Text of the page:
The encounter was striking in several respects, and my father insisted I write it down, it was perfect for me, perfect, he claimed. Yet in the end it proved useless for my novel, as did the whole of Plzeň.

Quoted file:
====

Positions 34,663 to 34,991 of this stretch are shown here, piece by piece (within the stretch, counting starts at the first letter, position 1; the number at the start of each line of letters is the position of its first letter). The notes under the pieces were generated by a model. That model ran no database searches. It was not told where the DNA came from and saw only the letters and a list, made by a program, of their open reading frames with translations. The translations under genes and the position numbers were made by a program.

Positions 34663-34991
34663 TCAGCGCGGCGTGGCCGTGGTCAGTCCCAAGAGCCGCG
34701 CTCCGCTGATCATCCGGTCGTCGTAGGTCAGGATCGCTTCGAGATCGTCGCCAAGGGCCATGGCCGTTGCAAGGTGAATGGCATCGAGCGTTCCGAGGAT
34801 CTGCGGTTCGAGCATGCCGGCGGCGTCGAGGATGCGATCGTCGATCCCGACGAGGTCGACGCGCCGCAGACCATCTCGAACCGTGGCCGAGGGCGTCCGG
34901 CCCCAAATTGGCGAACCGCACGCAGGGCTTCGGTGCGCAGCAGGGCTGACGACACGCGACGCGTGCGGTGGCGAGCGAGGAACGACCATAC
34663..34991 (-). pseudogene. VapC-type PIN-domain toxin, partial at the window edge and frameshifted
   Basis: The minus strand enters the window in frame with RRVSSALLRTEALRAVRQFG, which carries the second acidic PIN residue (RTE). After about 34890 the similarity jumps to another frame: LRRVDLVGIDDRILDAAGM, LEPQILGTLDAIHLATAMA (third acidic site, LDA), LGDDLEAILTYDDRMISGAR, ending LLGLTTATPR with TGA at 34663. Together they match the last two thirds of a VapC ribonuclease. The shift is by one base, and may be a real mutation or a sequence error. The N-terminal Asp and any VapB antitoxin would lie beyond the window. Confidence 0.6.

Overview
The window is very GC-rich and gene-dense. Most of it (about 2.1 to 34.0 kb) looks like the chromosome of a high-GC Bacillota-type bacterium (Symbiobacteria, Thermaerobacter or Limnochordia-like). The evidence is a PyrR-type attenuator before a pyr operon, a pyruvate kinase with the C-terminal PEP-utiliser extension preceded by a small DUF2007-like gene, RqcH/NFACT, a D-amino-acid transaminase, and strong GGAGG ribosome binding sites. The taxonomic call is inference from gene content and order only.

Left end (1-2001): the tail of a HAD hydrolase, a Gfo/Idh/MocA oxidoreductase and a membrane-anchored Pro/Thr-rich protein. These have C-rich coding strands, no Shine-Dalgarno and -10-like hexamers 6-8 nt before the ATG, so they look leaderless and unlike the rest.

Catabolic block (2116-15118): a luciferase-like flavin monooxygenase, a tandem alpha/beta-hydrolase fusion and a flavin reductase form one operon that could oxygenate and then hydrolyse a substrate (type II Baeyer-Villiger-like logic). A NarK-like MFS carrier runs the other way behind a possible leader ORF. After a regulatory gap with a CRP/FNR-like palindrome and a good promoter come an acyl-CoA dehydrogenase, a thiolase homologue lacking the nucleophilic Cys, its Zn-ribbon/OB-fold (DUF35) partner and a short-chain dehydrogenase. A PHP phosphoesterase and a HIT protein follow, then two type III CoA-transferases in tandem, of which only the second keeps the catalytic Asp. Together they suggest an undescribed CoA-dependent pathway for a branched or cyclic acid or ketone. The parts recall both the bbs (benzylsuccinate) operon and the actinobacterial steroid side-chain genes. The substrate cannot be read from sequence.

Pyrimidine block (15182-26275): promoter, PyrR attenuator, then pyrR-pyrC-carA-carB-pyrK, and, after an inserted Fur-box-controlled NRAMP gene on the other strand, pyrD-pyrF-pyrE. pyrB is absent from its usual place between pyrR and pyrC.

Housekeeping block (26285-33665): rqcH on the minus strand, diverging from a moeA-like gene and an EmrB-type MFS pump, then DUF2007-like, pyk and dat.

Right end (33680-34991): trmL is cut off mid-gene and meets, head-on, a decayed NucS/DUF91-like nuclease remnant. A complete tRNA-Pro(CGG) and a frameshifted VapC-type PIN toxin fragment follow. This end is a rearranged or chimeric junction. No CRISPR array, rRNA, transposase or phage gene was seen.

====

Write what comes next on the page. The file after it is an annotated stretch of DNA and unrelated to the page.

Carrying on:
In the charming but kitschified town of Český Krumlov, where Schiele—whose mother was born there—once scandalized the locals by painting their daughters naked, I hoped to catch a glimpse, for my novel, of the room in Krumlov Castle where the prince who inspired one of my characters spent the last days of his life. I wasn’t aiming for verisimilitude; I had no intentions of describing the room; but I hoped that standing on the spot where the young man had died (supposedly from an ulcer suffocating him when it ruptured in his throat) might in some occult way intensify the effect of my book. The earliest available tour was at one o’clock; I signed my family up; then we went to the Egon Schiele Art Centrum. I was standing before a painting of a nude adolescent girl with shyly splayed legs when an old man appeared beside me, leaning on a four-legged cane. This is a very interesting painting, he said—very interesting indeed. Yes, I said. Are you enjoying the exhibit, young man? he asked. Very much, I said. Good, good, he said, enjoy! He stood there. I asked: Are you the curator? Yes, in a manner of speaking, he replied. In a manner of speaking, I am the curator. Not, of course, in any official capacity. And now, young man, I have a question for you. He waggled a finger at the painting. Is this art or is it pornography? Ha, I said, yes, that is the question, isn’t it? He said: And what is the answer? Is it art or pornography? Well … I said, I suppose I have to object to the framing of the question. I think I would argue that thinking about art in those categories, though of course it has become the fashion, deprives us of—No! the man cried. Don’t philosophize! Just answer, art or pornography? Don’t philosophize! Don’t philosophize! Art, then, I said. The man smiled. It is pornography, he said. And I ought to know, young man, for this painting, before it was taken from us, was once in my family’s possession. It used to hang in my parents’ bedroom, right over their bed, above the headboard … Now, perhaps you think it was the Nazis who stole it, whenever one hears of stolen art in this part of the world one thinks of the Nazis, but it was not the Nazis, it was my own brother, my own older brother! It actually would have been better had it been the Nazis, for in the case of Nazis the state always intercedes, there is immense pressure on the state to intercede, to correct the injustices of the Nazis, but in the case of brothers there is no such pressure and so the state never intercedes and the injustices of the brothers are let to stand. Of course, the Nazis were not uninvolved, the man said. I saw that my parents were gesturing at me from the entrance to the gallery; my father was tapping his wrist; our tour was about to begin; but I motioned for them to go on ahead, I’d catch up with them. My father could not comprehend this after all I’d said about Krumlov Castle, its centrality to my novel, et cetera, but my mother took him by the hand and led him out. After the war, which only the man and his brother survived, having fled early on to Santa Barbara, they laid out the family art—which their mother and father and little sister, having stayed behind for this purpose, had secretly shipped them piece by piece—and divvied it up, each picking a painting in turn, the man selecting on the basis of artistic value, his older brother on the basis of monetary value, the irony being that the man eventually had to sell all his paintings in order to support his work as an independent scholar of the philosophy of history—a field he intended to show, contra Popper, was still possible—whereas his brother made so much money in the telecommunications industry that he could afford to donate all his paintings to cultural institutions, and even to do so anonymously, and thereby to acquire the reputation of an extremely generous anonymous art donor, a friend of the arts. Now at some point, the man said, the works of Schiele began to rise in value, two million, five, ten—and suddenly it occurs to me, didn’t we have a Schiele? When we laid out our paintings on the floor, there was no Schiele among them, and yet our family did have a Schiele, I knew it for a fact, we had one once! For the first time in fifty-seven years I make contact with my older brother: Whatever happened to our Schiele? And after a while my brother replies: We never had a Schiele. Yet I knew we had a Schiele, I knew it for a fact, because, young man, I’d pleasured myself to it as a boy, it was the first thing I had ever pleasured myself to, one does not forget that, as I have told the board here many times … How many times have I told the museum’s board of directors that the first image to which I ever pleasured myself was a painting hanging over the headboard of my parents’ bed of a young girl in a blue blouse? With my head where their feet went, and my feet on their pillows, and one eye always on the door, which could swing open at any moment … One does not forget that sort of thing … Now, when my brother died, I was living in rather diminished circumstances, I am not ashamed to say, and a modest bequest from him would have helped a great deal in my effort to resurrect the philosophy of history from the supposed death blow Popper dealt it; but he left me nothing, everything went to institutions, causes and institutions … Shortly thereafter I read in the newspaper of an anonymous donation to this institution: Schiele’s Young Girl in Blue Blouse. There was a picture of it in the paper. Suddenly I am twelve years old again, I am lying on my parents’ bed, my parents’ massive bed, one foot on my father’s pillow, one foot on my mother’s pillow, one eye on the door, my family chattering in the distance, and looming above me the girl in the blue blouse … This is a scene I have described many, many times over to the museum’s board of directors … I describe the scene, they say it is no proof of ownership, we have done this song and dance many times over now … And we will do it many more times to come … Of course, I’m no longer so foolish as to think they’ll change their minds … Yet I feel I must describe the scene to them anyway … It must be described … To me, if not to them, it is dispositive.